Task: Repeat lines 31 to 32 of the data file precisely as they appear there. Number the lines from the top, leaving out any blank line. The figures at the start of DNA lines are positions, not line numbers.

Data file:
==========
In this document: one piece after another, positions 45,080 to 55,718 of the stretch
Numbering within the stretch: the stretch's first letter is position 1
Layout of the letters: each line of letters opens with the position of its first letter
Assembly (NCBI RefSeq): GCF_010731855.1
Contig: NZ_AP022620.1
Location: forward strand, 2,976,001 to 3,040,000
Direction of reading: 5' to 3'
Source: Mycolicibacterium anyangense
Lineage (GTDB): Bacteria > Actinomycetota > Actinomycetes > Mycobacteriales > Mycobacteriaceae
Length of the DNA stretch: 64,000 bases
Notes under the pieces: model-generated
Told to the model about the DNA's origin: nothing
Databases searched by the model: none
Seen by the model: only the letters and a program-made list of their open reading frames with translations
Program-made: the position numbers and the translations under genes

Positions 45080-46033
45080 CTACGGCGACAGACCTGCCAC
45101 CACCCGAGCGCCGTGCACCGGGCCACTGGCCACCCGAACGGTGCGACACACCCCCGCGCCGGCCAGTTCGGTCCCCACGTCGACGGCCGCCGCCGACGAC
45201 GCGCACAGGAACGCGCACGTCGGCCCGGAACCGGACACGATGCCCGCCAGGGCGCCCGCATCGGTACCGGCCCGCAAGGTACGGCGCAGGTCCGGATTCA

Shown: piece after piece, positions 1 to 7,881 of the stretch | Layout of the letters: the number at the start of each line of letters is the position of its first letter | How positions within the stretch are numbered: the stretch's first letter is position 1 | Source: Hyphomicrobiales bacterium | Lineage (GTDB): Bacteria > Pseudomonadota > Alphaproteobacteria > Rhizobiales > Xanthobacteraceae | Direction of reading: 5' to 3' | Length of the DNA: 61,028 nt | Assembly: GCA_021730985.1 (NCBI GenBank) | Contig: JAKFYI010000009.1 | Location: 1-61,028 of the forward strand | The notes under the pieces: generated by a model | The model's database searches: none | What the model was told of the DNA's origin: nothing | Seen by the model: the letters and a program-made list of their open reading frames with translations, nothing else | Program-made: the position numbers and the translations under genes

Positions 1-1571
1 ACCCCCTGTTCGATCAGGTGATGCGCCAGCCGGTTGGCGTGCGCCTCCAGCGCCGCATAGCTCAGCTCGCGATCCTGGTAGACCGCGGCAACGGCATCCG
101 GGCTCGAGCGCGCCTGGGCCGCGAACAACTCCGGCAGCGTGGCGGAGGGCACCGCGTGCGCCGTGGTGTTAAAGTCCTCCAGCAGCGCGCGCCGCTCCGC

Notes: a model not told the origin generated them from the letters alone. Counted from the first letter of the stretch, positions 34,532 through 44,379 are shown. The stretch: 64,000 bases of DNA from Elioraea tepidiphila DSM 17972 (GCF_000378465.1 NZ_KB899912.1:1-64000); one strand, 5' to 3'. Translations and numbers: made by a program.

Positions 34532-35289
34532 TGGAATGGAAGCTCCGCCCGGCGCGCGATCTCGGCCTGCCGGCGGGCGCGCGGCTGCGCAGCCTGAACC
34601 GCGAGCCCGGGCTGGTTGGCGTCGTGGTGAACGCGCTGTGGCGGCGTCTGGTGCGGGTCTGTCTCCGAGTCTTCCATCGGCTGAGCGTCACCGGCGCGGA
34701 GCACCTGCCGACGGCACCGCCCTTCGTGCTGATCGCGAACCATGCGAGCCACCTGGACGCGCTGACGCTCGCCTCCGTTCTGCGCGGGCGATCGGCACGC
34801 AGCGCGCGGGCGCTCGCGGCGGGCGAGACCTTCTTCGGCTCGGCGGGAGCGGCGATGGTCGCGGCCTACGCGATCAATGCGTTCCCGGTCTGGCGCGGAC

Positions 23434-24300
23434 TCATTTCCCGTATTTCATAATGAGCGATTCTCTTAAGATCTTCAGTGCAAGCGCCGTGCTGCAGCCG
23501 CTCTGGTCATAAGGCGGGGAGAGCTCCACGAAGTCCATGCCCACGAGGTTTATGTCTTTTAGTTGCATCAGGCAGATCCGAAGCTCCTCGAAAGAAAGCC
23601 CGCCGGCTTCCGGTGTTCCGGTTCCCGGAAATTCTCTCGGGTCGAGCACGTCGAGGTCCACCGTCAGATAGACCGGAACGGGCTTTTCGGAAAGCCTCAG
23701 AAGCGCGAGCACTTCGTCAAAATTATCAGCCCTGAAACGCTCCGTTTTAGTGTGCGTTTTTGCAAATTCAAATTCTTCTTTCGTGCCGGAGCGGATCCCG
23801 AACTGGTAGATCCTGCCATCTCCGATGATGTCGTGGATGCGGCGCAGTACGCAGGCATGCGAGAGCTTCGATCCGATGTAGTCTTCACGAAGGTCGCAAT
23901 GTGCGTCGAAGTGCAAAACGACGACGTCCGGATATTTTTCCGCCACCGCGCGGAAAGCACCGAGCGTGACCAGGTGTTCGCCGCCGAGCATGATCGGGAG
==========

23434 TCATTTCCCGTATTTCATAATGAGCGATTCTCTTAAGATCTTCAGTGCAAGCGCCGTGCTGCAGCCG
23501 CTCTGGTCATAAGGCGGGGAGAGCTCCACGAAGTCCATGCCCACGAGGTTTATGTCTTTTAGTTGCATCAGGCAGATCCGAAGCTCCTCGAAAGAAAGCC